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Football

Head to head: Notre Dame vs. Wake Forest

| Thursday, November 12, 2015

DEMON DEACONS PASSING

Wake Forest’s quarterback situation has been up in the air this year, and not because the Demon Deacons have the luxury of choosing between two good options. Both sophomore John Wolford and freshman Kendall Hinton have thrown more interceptions than touchdowns, and the duo has thrown for just 10 scores in nine games this season.

Then again, the Demon Deacons average the same number of yards per game, 229.9, as Virginia, and the Irish secondary struggled in that one, ceding 289 yards and two scores to Cavaliers quarterback Matt Johns — he hasn’t thrown for more since.

The Notre Dame secondary, however, has started to step up the last few outings to win games. They largely shut down one of college football’s best playmakers, Pittsburgh receiver Tyler Boyd, a week go, and they’ve stepped up with big interceptions as of late: KeiVarae Russell and Max Redfield hepled secure the USC win in the fourth quarter with interceptions, while Russell stepped up two weeks later to seal the Temple victory. And don’t forget the importance of Matthias Farley’s interception last week in keeping Pittsburgh at bay.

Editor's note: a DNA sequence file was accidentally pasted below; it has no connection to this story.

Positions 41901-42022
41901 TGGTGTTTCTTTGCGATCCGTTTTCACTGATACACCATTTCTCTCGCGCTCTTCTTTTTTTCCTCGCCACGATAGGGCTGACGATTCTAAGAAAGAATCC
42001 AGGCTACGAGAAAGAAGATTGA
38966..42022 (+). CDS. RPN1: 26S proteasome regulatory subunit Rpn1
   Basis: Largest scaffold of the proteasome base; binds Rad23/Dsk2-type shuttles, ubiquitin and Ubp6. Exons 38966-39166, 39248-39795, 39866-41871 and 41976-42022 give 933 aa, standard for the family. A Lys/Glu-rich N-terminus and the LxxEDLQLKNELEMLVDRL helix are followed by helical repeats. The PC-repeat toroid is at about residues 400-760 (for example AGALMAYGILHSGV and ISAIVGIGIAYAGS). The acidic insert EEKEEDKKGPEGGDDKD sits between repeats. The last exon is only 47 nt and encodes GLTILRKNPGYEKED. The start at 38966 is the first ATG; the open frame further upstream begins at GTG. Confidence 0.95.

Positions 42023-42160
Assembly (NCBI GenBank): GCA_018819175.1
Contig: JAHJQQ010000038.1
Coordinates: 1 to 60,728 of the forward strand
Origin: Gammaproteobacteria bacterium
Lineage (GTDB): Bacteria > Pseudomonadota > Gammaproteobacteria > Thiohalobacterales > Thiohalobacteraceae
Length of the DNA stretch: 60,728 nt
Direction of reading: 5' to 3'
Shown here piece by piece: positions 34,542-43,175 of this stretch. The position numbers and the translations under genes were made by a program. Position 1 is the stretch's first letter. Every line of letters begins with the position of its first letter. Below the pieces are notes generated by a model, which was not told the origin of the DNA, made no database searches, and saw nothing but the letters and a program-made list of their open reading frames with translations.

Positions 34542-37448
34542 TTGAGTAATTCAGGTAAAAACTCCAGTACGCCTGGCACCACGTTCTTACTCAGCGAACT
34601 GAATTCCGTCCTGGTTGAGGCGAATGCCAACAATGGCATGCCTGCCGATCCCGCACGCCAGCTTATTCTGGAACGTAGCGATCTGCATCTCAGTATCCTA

EDGE: NOTRE DAME

DEMON DEACONS RUSHING

A quick look at the stats suggests an ugly picture for the Wake Forest ground game: they’re a bottom-10 unit, averaging just 110 yards per game this season. Only one “Power Five” school is worse running the ball, and that’s Mike Leach’s Washington State squad. But unlike the Cougars, the Demon Deacons don’t sling the ball around through the air.

If one wants to make Wake Forest’s rushing statistics look any worse, just take out the 203 yards it gained in a September win over FCS foe Elon — it’s averaging just 98.3 rushing yards per game against FBS teams.

While the Irish run defense hasn’t been the greatest thing in the world, it’s been good enough to see Notre Dame run off three straight wins over teams with six or more wins. It’s hard to see it struggling with Wake Forest.

     EDGE: NOTRE DAME

DEMON DEACONS OFFENSIVE COACHING